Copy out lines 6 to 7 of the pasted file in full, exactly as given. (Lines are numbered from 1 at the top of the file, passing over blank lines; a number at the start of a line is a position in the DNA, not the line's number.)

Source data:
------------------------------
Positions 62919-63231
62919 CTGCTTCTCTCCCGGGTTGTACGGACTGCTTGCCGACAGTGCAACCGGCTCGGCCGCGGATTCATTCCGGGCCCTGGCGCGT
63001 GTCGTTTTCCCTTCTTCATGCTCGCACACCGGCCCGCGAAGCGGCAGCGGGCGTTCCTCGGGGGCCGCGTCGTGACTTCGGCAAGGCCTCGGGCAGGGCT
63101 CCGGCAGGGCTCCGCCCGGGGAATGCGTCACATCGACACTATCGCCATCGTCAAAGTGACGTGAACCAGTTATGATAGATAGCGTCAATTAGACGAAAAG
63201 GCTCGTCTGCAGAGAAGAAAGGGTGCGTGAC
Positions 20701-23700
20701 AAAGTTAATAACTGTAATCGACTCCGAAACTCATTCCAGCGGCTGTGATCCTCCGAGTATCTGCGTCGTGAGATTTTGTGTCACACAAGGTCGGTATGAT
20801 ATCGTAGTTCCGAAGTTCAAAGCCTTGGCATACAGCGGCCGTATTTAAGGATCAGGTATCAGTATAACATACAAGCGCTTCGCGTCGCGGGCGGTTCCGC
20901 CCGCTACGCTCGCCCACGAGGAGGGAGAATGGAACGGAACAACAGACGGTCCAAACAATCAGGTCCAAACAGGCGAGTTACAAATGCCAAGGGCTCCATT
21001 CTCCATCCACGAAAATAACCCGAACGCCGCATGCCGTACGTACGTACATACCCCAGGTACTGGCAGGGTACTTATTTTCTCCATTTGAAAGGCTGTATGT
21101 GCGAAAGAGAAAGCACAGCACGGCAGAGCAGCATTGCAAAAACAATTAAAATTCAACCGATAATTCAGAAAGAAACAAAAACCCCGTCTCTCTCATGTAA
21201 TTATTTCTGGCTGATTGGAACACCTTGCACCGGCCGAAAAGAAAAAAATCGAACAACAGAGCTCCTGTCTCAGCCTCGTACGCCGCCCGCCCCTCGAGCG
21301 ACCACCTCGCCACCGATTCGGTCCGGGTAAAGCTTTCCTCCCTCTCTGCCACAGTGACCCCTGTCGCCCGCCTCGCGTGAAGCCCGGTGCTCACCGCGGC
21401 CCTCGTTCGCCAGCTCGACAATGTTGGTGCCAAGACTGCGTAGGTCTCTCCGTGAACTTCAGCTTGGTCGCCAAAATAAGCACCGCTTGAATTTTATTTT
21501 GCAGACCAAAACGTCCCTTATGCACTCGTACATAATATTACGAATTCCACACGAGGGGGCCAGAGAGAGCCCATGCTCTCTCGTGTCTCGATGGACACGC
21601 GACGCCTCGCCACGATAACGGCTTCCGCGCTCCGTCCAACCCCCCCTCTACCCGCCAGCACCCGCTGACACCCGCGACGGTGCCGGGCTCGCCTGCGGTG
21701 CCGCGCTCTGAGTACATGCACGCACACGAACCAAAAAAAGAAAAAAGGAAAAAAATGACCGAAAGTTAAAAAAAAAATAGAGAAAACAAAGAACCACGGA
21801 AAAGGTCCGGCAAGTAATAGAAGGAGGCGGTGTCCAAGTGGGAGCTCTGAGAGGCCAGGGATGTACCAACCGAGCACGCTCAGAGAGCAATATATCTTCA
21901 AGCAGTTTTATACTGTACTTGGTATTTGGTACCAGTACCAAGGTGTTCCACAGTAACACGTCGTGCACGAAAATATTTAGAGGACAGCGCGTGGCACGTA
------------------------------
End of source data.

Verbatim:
Positions 20701-23700
20701 AAAGTTAATAACTGTAATCGACTCCGAAACTCATTCCAGCGGCTGTGATCCTCCGAGTATCTGCGTCGTGAGATTTTGTGTCACACAAGGTCGGTATGAT